Towards the end of last week DS7 were joined by Luke Stoughton who took us through a course on visual analytics. Colour is a huge part of any visualization, and should always be an active choice. Before I blow your minds with some great tips*, here are definitions from google for HUE and INTENSITY – two key pieces of language for thinking about colour.
HUE: ‘The attribute of a colour by virtue of which it is discernible as red, green, etc., and which is dependent on its dominant wavelength and independent of intensity or lightness.’
INTENSITY: ‘The measurable amount of a property, such as force, brightness, or a magnetic field.’
Varying hue and intensity are two ways that we as visualisers of data can really usefully employ colour in our visualisations. Discrete variables can be clearly distinguished using different hues, whilst intensity is a great way to illustrate variation in the concentration or volume of data represented by a single mark. Colour can be used alongside other features such as mark size to encode multiple measures within each mark. It’s great.
Here are a few specific use-cases where your choice of colour might be particularly important to your ability to convey a clear message.
Continuous variables not spanning zero
TO USE: Sequential colour scale.
WHY? Viewers can associate similarly coloured marks. If you use varying intensities of a single hue, this can be a perfect analogue for changes in the quantity of the measure represented across marks.
Continuous variables spanning zero
TO USE: Diverging colour scale, with the centre point fixed on zero.
WHY? Viewers are easily able to identify marks which are above and below zero based on the hue of the marks.
TO USE: Non-sequential, but ideally also non-clashing, colours.
WHY? Using sequential colours for unrelated marks provokes an association response in the viewer, which might lead to erroneous conclusions about the way the data is presented. This example works because non-neighbour colours from the hue circle have been used – it wouldn’t work if the six variables had each been assigned a colour from the first column.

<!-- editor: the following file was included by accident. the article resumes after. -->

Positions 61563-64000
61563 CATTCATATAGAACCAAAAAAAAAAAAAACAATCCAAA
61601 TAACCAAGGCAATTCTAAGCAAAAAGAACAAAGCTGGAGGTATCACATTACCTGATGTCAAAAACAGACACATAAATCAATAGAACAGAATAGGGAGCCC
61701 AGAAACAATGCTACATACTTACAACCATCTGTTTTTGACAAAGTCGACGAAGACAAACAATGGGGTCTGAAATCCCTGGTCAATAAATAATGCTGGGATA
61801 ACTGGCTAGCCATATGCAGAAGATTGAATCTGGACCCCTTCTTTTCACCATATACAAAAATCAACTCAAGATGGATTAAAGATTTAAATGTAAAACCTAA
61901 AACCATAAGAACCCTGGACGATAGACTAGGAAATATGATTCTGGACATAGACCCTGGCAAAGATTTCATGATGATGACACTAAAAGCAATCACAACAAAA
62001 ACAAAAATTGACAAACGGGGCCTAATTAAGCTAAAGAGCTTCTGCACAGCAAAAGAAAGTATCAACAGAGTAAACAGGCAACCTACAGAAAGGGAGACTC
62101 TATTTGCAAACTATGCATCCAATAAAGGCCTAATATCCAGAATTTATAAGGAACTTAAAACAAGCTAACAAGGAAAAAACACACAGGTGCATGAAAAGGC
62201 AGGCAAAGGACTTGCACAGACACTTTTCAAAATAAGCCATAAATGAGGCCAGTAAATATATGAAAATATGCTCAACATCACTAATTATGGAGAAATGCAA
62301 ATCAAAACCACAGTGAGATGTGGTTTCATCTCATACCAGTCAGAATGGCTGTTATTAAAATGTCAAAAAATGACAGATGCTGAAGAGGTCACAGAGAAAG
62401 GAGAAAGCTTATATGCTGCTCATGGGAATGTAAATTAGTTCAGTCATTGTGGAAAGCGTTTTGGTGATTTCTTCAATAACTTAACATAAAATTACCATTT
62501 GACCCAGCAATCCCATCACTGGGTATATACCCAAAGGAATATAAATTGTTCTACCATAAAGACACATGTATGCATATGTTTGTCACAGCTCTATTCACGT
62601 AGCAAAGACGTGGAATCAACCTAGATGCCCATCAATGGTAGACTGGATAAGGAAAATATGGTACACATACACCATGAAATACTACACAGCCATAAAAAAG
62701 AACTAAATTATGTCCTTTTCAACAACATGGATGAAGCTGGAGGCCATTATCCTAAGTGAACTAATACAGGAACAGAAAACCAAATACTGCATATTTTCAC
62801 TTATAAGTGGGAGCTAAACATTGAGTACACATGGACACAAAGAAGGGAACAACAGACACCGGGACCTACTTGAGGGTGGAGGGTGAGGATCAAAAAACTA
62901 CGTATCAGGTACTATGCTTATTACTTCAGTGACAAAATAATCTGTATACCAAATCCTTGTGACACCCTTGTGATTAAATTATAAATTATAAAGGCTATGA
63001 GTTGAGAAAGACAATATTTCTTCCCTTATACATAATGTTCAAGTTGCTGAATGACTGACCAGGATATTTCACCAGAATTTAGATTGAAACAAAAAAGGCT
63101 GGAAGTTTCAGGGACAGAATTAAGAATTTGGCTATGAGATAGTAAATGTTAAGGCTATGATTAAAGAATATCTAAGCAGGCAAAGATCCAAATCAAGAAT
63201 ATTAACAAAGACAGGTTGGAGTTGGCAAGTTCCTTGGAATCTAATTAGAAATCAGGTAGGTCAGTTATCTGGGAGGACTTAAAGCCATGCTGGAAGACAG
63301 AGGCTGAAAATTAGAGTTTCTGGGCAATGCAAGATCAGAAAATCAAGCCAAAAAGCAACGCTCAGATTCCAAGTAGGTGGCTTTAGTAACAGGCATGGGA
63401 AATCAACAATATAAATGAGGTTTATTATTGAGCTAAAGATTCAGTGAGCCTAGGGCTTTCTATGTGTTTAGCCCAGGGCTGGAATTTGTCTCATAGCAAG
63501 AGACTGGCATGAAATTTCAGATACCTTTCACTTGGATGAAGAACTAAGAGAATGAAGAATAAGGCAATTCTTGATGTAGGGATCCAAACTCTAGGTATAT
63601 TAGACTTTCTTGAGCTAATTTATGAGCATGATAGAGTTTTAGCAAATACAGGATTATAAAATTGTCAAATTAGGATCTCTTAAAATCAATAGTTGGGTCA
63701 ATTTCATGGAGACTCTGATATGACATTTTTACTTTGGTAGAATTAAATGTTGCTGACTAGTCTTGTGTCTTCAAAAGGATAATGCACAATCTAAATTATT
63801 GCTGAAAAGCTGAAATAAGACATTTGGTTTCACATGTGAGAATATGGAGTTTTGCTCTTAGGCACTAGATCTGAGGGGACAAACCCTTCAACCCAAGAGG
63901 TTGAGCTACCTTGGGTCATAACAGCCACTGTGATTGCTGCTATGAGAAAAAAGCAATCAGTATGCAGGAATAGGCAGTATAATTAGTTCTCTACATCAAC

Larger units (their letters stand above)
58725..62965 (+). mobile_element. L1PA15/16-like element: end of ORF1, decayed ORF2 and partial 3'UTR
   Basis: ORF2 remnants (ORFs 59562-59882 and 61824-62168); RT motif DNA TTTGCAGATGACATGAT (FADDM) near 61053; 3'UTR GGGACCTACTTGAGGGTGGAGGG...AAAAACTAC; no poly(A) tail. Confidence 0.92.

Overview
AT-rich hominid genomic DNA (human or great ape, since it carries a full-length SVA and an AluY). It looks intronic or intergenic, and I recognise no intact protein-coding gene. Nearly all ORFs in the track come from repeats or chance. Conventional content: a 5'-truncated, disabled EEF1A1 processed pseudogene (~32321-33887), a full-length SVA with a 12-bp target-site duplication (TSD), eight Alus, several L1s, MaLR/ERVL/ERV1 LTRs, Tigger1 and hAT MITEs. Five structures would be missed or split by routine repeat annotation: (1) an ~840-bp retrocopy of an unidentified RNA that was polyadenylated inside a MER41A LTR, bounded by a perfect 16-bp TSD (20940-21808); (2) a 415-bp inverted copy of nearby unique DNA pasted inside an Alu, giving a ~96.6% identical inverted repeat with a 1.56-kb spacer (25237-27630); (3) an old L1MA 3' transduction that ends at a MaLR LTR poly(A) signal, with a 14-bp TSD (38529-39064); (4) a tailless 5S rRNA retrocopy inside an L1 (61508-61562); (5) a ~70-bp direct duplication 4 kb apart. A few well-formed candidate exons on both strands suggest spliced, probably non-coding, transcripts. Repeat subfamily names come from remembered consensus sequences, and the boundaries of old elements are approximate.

Beyond the theory, colour usage can be a very personal choice. Ask a room full of people what their favourite colours are and you’ll get a variety of responses. Even if you get a few people replying ‘blue’, if you ask them to pick the best colour from a series of blues you’ll probably get yet more divergence in the responses. Personally, I’m not a fan of pastel colours, and tend to try to use bold colours in my work – but of course, this isn’t the case for everybody. Targeting colours for your intended or expected audience is important. Branding of corporate material is a prime example of this. If you’re doing work on Nestle chocolate, you probably want to avoid using any rich shades of purple…
Now, people are probably not mega keen to see another viz in Tableau’s automatic blue palette – so what are a couple of top picks for colour scales?
Two that stand out are Viridis (pictured bottom) and Magma (pictured second), both of which David recently introduced me to. They are both beautiful and useful. Gwilym wrote a useful blog about Viridis, including some of the basis for why it’s so great, as well as the hex codes for adding it to your Tableau colour palette. David also recently shared with us the Magma colour palette code, which I’ve included here in case anybody can make use of it. Enjoy!
<color-palette name=”Magma 20 diverging” type=”ordered-diverging” >
*mind-blowing not guaranteed